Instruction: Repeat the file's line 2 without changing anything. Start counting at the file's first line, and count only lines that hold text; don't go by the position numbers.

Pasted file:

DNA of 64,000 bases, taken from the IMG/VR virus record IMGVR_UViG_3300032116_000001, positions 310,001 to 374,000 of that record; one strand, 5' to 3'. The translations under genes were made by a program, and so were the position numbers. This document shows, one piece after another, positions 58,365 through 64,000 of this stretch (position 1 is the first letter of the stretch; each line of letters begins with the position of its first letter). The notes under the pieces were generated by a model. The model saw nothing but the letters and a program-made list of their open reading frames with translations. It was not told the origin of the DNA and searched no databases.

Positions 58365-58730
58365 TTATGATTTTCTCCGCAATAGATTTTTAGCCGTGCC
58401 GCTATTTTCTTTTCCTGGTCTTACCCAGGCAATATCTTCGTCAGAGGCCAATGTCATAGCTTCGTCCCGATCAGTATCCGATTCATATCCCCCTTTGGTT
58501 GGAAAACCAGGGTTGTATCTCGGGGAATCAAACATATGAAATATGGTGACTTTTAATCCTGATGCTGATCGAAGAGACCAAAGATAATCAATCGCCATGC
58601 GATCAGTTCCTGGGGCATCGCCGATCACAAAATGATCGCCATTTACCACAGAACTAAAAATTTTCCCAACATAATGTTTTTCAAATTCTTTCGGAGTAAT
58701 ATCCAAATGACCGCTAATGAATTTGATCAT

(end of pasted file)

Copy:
Positions 58365-58730